This story was published more than 1 year ago.
PokerStars founder Isai Scheinberg has pleaded guilty to running an illegal gambling business related to the Black Friday indictments in 2011 that saw online poker severely clamped down on in the United States.
Sheinberg pleaded guilty in federal court in the Southern District of New York, with Judge Lewis Kaplan accepting the plea. He stood accused of illegally offering online poker services to Americans, using fraudulent means to mask payment sources for the funding of accounts. The charges were outstanding for nearly a decade against Scheinberg, who was eventually arrested in Switzerland last year.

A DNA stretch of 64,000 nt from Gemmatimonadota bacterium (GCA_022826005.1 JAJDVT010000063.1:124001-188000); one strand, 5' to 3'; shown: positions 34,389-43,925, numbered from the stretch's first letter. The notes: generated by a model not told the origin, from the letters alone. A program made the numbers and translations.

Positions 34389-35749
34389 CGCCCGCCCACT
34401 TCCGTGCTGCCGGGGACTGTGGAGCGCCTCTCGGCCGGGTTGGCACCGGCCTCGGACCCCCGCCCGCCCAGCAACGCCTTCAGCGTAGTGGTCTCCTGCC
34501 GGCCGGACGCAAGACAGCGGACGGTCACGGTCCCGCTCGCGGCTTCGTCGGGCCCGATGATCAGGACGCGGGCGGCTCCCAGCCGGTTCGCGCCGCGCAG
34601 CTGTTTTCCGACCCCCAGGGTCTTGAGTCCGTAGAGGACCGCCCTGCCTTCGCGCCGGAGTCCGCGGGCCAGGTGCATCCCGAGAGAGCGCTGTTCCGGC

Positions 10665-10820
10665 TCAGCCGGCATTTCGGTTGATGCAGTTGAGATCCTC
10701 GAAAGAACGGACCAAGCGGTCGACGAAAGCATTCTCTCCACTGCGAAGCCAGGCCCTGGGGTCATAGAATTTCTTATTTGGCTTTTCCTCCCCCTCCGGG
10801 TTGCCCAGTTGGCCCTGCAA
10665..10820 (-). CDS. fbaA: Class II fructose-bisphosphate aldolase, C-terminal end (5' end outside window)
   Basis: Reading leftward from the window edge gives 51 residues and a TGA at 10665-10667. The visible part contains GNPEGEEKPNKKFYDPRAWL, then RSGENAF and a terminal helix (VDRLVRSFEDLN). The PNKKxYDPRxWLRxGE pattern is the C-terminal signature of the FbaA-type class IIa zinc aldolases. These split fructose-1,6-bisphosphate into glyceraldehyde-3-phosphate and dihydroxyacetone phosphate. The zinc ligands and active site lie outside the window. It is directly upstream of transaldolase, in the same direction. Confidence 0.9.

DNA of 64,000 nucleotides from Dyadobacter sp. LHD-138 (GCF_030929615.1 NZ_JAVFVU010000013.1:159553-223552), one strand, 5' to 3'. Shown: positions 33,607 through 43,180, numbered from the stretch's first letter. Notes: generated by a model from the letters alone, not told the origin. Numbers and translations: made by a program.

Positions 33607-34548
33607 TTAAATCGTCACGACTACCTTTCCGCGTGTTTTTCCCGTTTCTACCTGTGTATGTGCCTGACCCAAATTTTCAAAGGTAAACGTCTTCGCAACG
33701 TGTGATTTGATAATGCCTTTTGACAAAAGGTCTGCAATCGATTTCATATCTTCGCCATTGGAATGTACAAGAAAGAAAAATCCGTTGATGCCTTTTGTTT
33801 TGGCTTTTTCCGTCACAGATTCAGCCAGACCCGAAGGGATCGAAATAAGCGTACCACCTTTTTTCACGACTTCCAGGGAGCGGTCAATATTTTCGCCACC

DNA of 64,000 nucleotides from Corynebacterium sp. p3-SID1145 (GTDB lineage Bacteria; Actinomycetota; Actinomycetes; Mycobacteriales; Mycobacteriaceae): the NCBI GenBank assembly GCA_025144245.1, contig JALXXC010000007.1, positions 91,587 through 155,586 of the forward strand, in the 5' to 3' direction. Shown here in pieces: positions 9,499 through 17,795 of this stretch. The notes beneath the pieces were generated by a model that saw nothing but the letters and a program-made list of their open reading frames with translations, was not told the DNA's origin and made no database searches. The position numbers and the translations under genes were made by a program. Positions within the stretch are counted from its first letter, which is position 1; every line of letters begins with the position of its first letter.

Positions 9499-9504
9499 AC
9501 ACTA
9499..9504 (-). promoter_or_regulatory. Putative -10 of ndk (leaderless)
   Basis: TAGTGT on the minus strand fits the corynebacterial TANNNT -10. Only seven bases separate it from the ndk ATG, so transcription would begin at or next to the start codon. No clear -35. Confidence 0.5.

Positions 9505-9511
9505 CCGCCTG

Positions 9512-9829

The defendant faces up to five years in prison for his crimes, although it's likely that a plea deal has been reached that'll see a much lower sentence.
Commenting on the case US Attorney Geoffrey Berman said, "Ten years ago, this office charged 11 defendants who operated, or provided fraudulent payment processing services to, three of the largest online poker companies then operating in the United States - PokerStars, Full Tilt Poker, and Absolute Poker - with operating illegal gambling businesses and other crimes.
"As Isai Scheinberg's guilty plea today shows, the passage of time will not undermine this office's commitment to holding accountable individuals who violate US law."